6 Mistakes You Should Avoid On Your Business Taxes

Tax time is hard enough without getting entangled with the IRS. When you run your own business, you have to deal with a stack of forms relating to deductions, expenses, income, payroll and more. All the information on those forms must be right the first time to avoid extra hassle. When preparing your returns, beware of these common mistakes.

Mistake N°1 : Not Separating Expenses

Lumping personal and business expenses together in an attempt to simplify your return is a surefire way to draw attention from the IRS.

Household purchases, your pet’s medical bills and your kids’ cell phone plans are all personal items that shouldn’t appear on your business taxes. Use dedicated accounts and credit cards to keep these payments separate. Modern accounting technology makes this easier with mobile applications that allow you to record and classify all expenses as they’re incurred.

Implementing small but easy to manage routines, such as taking photos of receipts as expenses are incurred and adding notations in a simple expense reporting application will save hours of end-of-year time when you pull together all your qualified expenses as well.

Mistake N°2 : Neglecting Qualifying Deductions

Business owners are often unaware that they can take deductions for dedicated home office space, business use of their vehicles, office supplies and other expenses related to running their companies. It takes a little research to find out exactly what you can deduct, but that time can pay off in a big way. Keep detailed records throughout the year so that you can claim the maximum amount of deductions.

Work with a professional tax advisor or CPA to get a clear understanding of what deductions are available and how the IRS will expect them to be documented. For example, business use of a vehicle can be documented via straight standard mileage or actual expenses. Determining which is more suitable and which documents you need to keep on hand may have a significant impact on the size of your allowed deduction.

Mistake N°3 : Ignoring Sales Taxes

If your business sells anything that you’re required to collect tax on, you must file a form for sales taxes in addition to the rest of your tax paperwork. Check with your state to find out what registration process you have to go through to begin collecting sales tax, and keep track of all the tax your customers pay throughout the year.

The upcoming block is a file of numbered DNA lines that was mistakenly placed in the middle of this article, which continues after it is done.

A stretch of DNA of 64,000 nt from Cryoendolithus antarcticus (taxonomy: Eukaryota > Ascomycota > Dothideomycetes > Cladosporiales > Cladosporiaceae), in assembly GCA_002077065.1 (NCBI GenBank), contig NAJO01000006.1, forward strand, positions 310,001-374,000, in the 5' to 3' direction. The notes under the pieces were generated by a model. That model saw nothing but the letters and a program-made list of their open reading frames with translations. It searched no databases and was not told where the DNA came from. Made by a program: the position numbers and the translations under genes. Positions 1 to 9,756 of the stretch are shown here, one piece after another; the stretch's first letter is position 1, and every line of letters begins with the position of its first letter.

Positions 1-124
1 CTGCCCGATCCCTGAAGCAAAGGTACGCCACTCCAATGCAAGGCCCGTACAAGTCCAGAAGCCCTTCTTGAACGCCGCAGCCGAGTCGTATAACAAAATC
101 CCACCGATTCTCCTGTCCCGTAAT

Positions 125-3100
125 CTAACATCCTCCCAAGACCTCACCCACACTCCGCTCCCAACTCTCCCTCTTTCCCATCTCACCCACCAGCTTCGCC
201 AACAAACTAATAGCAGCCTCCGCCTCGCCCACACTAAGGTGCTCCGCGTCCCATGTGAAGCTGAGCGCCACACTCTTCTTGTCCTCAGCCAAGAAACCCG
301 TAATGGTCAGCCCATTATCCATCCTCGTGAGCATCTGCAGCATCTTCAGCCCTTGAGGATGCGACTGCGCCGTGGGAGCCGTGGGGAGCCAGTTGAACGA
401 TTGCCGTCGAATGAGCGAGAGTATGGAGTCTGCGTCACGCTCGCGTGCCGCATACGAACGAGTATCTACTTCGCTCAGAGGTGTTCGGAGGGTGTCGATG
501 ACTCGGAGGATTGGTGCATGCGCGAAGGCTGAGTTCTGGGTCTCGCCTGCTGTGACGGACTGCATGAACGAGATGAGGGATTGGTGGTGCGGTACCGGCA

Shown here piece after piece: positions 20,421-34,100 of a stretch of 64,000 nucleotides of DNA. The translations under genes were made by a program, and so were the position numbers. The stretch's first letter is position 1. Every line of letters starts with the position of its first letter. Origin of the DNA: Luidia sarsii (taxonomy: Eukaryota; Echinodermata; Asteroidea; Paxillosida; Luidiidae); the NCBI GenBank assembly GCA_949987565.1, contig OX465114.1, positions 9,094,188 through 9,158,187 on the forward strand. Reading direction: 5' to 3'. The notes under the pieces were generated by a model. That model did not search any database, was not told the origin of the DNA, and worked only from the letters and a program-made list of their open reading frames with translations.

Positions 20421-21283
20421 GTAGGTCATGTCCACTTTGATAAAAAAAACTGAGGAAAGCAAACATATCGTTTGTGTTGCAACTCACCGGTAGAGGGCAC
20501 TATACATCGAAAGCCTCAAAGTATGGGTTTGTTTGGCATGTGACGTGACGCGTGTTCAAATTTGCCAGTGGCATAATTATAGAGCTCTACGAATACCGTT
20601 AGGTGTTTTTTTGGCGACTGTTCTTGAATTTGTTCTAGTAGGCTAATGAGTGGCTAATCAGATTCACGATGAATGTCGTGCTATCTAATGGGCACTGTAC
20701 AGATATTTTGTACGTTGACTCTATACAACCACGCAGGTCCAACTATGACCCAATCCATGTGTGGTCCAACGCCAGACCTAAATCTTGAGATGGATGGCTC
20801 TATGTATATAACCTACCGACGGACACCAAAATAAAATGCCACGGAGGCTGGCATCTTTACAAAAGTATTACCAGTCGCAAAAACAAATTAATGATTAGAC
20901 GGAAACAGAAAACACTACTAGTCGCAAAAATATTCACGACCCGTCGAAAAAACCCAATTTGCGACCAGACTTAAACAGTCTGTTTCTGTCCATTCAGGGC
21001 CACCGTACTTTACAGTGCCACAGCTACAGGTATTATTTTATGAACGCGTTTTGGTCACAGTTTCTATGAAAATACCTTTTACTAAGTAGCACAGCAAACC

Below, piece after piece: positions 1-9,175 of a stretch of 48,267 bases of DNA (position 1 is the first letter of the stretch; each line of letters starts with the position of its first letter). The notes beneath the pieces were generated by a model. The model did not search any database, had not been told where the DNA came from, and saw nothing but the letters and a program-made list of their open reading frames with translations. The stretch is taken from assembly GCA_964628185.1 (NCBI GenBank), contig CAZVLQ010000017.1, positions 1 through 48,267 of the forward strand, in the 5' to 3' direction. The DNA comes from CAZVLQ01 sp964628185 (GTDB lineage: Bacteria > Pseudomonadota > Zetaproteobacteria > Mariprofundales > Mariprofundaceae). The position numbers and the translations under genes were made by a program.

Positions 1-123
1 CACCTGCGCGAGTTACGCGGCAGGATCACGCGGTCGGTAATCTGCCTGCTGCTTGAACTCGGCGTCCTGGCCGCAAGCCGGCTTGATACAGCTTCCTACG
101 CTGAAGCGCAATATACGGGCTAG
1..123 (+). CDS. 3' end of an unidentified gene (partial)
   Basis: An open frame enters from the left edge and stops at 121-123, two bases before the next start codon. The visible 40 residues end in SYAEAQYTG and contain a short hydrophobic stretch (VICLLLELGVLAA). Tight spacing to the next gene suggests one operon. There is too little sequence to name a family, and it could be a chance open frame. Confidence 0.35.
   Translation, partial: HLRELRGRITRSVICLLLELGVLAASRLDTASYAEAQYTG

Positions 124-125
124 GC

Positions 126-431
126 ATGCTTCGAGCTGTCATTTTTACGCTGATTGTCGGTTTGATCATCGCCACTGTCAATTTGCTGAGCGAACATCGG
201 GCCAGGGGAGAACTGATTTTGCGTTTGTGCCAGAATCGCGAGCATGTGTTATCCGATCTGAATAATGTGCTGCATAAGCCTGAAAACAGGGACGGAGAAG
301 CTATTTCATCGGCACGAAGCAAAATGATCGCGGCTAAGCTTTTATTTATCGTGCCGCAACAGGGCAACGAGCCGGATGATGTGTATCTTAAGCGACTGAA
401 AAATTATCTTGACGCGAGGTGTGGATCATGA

Mistake N°4 : Missing the Deadline

Penalties for filing or paying late add up fast, incurring extra expenses that you don’t need on top of your business taxes. A late filing penalty can be as much as 25 percent, and it can cost you 47.5 percent if you also pay late. Deadlines have a way of breezing by if you don’t block out enough time in advance to complete your taxes, especially if you’re required to file quarterly estimated taxes.

Mistake N°5 : Classifying Employees Incorrectly

There’s a distinct difference between an employee and an independent contractor, and you can get into a lot of trouble with your taxes if you don’t make the right distinctions. The IRS provides guidelines to make this process easier. Once you have everyone listed in the correct categories, make sure that employees get their W-2 forms and contractors making more than $600 for their services receive 1099-MISC forms.

Mistake N°6 : Not Checking Your Return

Glaring inaccuracies are a red flag to the IRS. If you have reliable controller services, you should have good enough records to avoid these problems. However, since tax time can be so confusing and hectic, it’s tempting to simply sign your returns and send them off as soon as they’re complete. The errors that can result from doing this may saddle you with a penalty of as much as 20 percent. Even if you use a tax program, double-check all your forms to make sure that everything you submit is correct. Hiring professional accounting services or bookkeeping services to handle your business taxes is a smart way to avoid these errors.

A small business accounting expert can save you the headache of lost time, money and income that arises when tax troubles pop up. By filing accurate, on-time returns each year, you show that you’re trustworthy and maintain a reputation that keeps you in the clear with the IRS. Keep in mind that not all accounting and bookkeeping professionals are created equal so take time to vet each one and check their reputations. Your financial future depends on it.

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